NYC Local Law 97 in Effect

New York City’s Local Law 97 (LL 97) is currently in effect. Any eligible building’s energy usage will count against this law and will need to be accounted for next year. There is no question that LL 97 will have major impacts on the bottom lines of many buildings and companies. Six-figure annual fines are expected as early as in 2025.


LL 97 is one of several laws in New York City promulgated in response to Climate Change and to improve our electric grid, called the Greener, Greater Building Plan. NYC realized that buildings are by far the greatest contributor to greenhouse gas (GHG) emissions that cause Climate Change and began promulgating laws. The early laws did not mandate that GHGs be reduced, but mandated GHG emissions and energy efficiency be published in public forums to embarrass building owners to improve. Then came mandatory energy audits that present feasible, economic strategies to reduce GHG emissions. Neither approach had a major impact. Thus, LL 97 is the first law to require that certain GHG emission levels be met or else the owner faces a major fine.

Basics of LL 97

While LL 97 regulates GHG emissions, it is really an energy rule, as GHG emissions are tied to energy usage. A building (greater than 25,000 gross sq. ft. in size) must compile its total energy usage for each year, including from tenant usage (even if the owner has no control over tenant usage). Energy usage from four sources must be compiled for the year. These include:

  • electricity
  • natural gas
  • oil and
  • purchased steam

Each total amount is multiplied by a factor converting the energy usage to GHG emissions. Then the four are totaled up and divided by the square footage of the building to get an intensity (kg CO2e / sf). This is compared to an allowable intensity for its category. The report must be computed, signed by a design professional, and submitted by May 1 for the previous year. If the actual GHG intensity is less than the allowable, the facility complies.

If it exceeds allowable, then the building is not in compliance with LL 97 and must pay a fine of $268 for every metric ton of GHGs that the building is over its limit. For some, this could be 6-figures per year!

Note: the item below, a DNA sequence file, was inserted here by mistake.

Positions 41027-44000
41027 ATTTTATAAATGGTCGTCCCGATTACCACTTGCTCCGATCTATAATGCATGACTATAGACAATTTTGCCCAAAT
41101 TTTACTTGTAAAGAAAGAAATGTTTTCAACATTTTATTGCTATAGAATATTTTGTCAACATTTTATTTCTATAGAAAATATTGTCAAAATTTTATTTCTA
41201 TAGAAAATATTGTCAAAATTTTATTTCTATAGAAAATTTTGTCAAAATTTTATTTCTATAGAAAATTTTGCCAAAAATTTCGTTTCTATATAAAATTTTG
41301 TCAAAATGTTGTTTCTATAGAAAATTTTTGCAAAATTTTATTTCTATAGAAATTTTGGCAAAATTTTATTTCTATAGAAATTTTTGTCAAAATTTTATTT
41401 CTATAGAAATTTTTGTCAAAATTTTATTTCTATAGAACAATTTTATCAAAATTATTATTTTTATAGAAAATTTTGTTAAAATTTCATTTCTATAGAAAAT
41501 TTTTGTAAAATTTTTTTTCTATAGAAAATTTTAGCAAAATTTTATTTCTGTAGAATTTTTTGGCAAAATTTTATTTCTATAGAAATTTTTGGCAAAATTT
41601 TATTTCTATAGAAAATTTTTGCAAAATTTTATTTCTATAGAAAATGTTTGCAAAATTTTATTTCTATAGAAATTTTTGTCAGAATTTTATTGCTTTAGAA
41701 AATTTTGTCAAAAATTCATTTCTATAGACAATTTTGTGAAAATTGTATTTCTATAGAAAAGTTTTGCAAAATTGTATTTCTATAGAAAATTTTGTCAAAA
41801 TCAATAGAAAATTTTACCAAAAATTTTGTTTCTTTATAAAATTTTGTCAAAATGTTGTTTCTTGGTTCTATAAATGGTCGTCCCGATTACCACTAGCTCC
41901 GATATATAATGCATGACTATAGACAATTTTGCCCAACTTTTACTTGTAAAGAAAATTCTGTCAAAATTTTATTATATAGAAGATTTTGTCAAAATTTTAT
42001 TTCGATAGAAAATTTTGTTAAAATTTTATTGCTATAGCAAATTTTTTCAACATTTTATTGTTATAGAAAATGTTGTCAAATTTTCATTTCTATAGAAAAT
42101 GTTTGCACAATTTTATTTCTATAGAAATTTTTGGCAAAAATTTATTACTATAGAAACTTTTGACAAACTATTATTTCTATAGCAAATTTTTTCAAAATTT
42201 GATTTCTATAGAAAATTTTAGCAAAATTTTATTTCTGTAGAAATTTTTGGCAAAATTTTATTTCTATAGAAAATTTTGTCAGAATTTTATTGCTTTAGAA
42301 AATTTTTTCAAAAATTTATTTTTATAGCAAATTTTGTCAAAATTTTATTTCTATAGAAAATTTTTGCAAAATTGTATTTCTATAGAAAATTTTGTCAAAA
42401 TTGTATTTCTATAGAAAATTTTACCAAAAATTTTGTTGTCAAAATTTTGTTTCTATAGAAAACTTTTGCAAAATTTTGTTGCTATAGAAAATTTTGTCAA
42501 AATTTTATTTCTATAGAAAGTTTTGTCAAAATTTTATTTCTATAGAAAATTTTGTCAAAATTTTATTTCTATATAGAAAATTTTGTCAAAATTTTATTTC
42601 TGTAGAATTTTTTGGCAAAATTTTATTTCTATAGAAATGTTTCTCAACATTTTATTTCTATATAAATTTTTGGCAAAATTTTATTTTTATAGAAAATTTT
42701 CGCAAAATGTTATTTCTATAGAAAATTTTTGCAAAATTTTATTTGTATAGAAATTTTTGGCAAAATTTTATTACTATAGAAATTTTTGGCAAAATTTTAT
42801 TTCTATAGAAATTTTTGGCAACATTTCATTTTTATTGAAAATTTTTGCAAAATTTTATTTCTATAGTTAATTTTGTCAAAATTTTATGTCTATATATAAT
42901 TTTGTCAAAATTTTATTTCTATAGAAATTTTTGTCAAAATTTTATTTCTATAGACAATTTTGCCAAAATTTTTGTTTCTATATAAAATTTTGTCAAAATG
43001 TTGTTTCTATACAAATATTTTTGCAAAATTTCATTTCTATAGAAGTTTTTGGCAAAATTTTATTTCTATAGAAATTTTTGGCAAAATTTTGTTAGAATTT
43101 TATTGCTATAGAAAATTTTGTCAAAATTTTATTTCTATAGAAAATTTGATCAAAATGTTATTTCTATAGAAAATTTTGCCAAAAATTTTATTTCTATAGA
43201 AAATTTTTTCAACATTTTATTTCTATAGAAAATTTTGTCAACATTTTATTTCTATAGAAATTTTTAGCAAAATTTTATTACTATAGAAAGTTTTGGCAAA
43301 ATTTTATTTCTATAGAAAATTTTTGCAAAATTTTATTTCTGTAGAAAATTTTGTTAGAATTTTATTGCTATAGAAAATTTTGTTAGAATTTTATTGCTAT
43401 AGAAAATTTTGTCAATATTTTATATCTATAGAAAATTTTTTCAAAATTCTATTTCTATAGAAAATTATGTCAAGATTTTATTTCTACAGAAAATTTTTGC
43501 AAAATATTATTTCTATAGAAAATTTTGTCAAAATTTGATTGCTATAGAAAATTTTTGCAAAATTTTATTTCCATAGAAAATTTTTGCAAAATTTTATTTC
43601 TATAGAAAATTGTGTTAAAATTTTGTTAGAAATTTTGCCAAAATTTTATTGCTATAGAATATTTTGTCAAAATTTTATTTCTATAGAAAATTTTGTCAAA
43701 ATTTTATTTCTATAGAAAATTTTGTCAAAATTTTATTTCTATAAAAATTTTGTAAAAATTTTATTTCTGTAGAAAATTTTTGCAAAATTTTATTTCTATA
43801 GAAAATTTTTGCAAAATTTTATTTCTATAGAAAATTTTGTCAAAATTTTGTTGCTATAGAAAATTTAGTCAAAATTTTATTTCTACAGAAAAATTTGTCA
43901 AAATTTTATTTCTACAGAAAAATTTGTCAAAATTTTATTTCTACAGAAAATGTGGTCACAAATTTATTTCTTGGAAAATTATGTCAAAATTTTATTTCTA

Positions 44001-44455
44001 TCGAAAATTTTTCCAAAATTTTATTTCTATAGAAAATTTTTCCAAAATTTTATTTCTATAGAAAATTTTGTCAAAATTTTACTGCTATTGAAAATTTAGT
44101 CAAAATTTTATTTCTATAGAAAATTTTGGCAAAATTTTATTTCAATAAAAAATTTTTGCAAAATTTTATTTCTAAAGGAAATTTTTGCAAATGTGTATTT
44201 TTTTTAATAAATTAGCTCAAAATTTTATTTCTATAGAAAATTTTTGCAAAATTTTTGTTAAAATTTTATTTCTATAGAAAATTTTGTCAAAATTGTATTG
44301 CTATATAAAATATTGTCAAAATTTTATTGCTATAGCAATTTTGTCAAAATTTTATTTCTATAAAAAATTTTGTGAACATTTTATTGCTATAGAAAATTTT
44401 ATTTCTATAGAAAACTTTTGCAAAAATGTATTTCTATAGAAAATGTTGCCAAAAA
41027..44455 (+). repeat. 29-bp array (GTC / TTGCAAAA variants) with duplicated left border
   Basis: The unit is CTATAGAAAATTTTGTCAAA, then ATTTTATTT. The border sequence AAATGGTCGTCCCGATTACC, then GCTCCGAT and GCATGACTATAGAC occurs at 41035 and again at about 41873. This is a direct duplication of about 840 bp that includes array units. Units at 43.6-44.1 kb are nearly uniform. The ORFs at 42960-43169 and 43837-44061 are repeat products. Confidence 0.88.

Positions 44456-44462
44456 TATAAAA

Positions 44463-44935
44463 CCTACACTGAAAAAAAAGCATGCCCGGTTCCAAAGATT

Changes to LL 97

When LL 97 was first promulgated in 2019, NYC announced that changes would be implemented to the law before it initially went into effect in 2024. In fact, in 2023, NYC modified the rule several times. For example, it greatly increased the number of building categories from the small number in the initial rule. Perhaps the most consequential change was the issue of affordable housing which may be hard pressed to have funding to make the necessary energy upgrades in order to comply.

Therefore, the final LL 97 consists of two parts, Article 320 and Article 321. Article 320 is the “traditional” LL 97, requiring a subject building to compile total energy usage, compute GHG intensity and compare it to a limit (with a few minor changes of 2023). Article 321 is specifically for “affordable housing”.

Such buildings may do the Article 320 track or could elect to do a second option, a prescriptive path. Instead of compiling energy usage data and comparing to a limit, the prescriptive path allows the building to automatically comply with LL 97 if it implements all of 13 listed energy efficiency practices. It is likely that a given building is already doing several of these.

However, some are a bit advanced and would be new. Although the prescriptive path allows automatic compliance (independent of actual usage), it may be expensive to implement all of the listed practices and technologies. Therefore, an Article 321-subject building should be careful in determining which path to take.